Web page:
of earlier hominins. Their hair is often if not in most cases
not very well looked after or even bizarre. In case there is a
comparison with an anatomically modern individual, the latter in most cases has his hair beautifully done, he is prettier,
shaved (if it is a man), better dressed, cleaner, younger, more
agile, stronger, larger, in one word: superior.
We think that to underline this some illustrations are
most convincing (Figs 3-4). Both examples represent most
recently made reconstructions and they display the difficulty
of (consciously or unconsciously) conveying a message to
the public. On the one side there is the undressed, smaller,
older male Neandertal, supporting himself on his spear (Fig.
3 left); on the other side there is – shown in the same temporal exhibition – the dressed, taller, younger and stronger
anatomically modern man standing completely upright (Fig.
3 right). Tattoos, bracelets, the piece of decorated leather and
the decorative bone-stick pierced through his nose add to the
cultural superiority of the modern man. Personal ornaments,
tattoos, and a bracelet also decorate the young, self-confident,
pretty, somehow heroic anatomically modern female (Fig. 4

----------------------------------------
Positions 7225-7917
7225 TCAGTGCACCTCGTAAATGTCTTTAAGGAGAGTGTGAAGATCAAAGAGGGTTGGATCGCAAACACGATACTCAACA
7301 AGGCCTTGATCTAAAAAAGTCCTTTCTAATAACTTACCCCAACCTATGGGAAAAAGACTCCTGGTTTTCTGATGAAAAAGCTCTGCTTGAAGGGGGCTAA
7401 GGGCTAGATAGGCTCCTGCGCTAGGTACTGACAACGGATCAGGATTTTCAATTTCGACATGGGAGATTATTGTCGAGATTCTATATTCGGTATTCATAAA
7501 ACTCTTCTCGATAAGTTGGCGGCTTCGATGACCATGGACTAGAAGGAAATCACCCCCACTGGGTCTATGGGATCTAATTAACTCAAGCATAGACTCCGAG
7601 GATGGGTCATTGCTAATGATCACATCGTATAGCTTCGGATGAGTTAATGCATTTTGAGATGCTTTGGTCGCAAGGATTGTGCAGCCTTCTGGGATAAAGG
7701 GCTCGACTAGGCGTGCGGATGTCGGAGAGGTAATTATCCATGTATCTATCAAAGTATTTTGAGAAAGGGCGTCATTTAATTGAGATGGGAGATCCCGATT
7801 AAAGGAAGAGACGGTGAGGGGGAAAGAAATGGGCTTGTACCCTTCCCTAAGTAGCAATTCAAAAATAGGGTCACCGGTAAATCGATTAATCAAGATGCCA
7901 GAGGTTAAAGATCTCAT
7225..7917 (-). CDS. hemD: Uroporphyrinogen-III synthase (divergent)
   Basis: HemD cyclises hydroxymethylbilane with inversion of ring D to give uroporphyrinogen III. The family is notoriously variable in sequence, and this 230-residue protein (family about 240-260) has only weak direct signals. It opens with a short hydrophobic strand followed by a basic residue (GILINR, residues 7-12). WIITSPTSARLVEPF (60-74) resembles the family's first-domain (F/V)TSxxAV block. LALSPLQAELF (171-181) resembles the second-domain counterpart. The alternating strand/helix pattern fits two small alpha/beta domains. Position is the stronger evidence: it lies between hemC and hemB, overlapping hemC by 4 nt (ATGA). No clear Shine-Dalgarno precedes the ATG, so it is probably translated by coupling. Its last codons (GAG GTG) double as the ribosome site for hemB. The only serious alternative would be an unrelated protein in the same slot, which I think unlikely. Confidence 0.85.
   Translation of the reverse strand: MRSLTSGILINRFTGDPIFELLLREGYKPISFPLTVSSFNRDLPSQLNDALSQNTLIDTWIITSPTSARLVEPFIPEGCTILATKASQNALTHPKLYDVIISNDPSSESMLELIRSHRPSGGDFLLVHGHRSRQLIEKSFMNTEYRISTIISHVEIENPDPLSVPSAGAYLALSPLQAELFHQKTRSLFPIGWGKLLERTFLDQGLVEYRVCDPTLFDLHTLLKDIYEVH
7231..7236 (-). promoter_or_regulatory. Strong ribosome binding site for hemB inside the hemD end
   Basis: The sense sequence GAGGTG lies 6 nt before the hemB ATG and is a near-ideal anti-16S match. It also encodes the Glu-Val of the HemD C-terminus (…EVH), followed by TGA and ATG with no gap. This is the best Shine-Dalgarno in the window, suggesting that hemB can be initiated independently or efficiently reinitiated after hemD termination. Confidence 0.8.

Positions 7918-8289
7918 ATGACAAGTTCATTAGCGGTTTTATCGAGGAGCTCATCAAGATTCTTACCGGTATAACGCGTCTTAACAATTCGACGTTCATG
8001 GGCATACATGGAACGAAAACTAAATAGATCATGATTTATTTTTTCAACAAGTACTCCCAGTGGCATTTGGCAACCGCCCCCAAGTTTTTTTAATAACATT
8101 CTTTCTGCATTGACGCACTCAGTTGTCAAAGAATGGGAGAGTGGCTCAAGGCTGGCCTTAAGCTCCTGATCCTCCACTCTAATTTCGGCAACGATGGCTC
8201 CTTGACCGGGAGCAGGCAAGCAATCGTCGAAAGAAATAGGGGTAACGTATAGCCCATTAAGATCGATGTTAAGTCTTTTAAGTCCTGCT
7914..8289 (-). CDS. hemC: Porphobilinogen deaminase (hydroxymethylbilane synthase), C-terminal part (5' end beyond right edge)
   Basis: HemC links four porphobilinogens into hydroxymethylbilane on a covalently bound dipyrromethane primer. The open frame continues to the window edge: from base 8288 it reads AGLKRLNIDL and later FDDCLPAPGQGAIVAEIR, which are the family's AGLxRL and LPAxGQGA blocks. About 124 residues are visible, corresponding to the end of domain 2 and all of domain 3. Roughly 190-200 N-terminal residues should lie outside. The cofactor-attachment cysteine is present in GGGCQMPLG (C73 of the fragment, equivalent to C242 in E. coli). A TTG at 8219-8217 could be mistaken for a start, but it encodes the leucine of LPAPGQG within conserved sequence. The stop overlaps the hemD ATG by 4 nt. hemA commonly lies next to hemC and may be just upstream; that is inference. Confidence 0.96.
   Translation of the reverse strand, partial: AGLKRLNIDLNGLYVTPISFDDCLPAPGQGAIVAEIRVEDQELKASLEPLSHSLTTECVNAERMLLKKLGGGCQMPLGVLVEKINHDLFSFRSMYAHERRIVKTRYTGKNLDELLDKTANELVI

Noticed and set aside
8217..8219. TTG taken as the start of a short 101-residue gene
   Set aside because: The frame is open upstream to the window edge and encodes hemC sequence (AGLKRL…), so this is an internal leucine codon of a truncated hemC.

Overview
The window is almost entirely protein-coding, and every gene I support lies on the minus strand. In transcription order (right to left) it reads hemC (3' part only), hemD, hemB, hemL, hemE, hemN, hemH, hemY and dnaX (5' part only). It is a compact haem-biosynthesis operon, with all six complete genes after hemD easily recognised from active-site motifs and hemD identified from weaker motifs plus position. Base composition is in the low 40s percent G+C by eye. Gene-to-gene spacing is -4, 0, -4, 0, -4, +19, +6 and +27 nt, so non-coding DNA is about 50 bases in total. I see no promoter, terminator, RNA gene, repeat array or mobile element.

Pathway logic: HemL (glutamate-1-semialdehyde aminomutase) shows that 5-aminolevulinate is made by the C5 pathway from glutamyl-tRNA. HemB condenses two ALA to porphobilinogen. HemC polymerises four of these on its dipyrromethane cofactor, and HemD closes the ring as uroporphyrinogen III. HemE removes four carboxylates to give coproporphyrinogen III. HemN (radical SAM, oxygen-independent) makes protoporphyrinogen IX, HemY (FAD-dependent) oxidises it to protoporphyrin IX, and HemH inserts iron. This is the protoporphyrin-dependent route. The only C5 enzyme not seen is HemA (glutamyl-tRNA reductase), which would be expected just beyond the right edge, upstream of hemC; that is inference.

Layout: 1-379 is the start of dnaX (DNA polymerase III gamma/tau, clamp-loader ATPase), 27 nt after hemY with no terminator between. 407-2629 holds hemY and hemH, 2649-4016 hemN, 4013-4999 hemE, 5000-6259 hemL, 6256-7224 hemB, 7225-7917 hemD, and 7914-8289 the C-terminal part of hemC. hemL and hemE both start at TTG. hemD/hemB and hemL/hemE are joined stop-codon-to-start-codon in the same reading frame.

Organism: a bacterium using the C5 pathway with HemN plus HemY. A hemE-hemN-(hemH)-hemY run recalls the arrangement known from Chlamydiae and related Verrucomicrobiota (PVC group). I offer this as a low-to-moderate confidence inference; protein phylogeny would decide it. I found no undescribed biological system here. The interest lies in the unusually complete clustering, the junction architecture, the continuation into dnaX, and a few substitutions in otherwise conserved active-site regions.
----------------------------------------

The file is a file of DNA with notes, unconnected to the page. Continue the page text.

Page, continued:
right) from the permanent exhibition in the Landesmuseum
für Vorgeschichte in Halle which hardly leaves us indifferent.
The Neandertal seen from behind in the same exhibition who
disappears in the shadows of the past (Fig. 4), though interestingly much more completely dressed than the anatomically modern beauty queen, nevertheless is distinctly smaller
and completely inconspicuous.
Though we are fully aware that this statement is not
based on a statistically founded nationwide comparison, we
would like to stress that some reconstructions from southern
Europe in our view convey a completely opposite message
than, for instance, the reconstruction shown in the museum
Serangeli & Bolus
in Trento (Fig. 3) which have been made by Arie and Alfons Kennis from the Netherlands. One male Neandertal as
shown in a graphic reconstruction by Mauricio Antón (Fig.
5) from Spain does not represent a hominin form doomed
to die. Here the Neandertal is shown as a strong, athletic,
agile, young and pretty person. He runs self-confidently in
our direction – and he has very good reason to do so: he
represents the very hominin form that prevailed in Europe
for more than 200,000 years – a life-span for anatomically
modern humans yet to reach.
The last question that we would like to address in
this paper is: How is the mutual perception of scientific discoveries north and south of the Alps?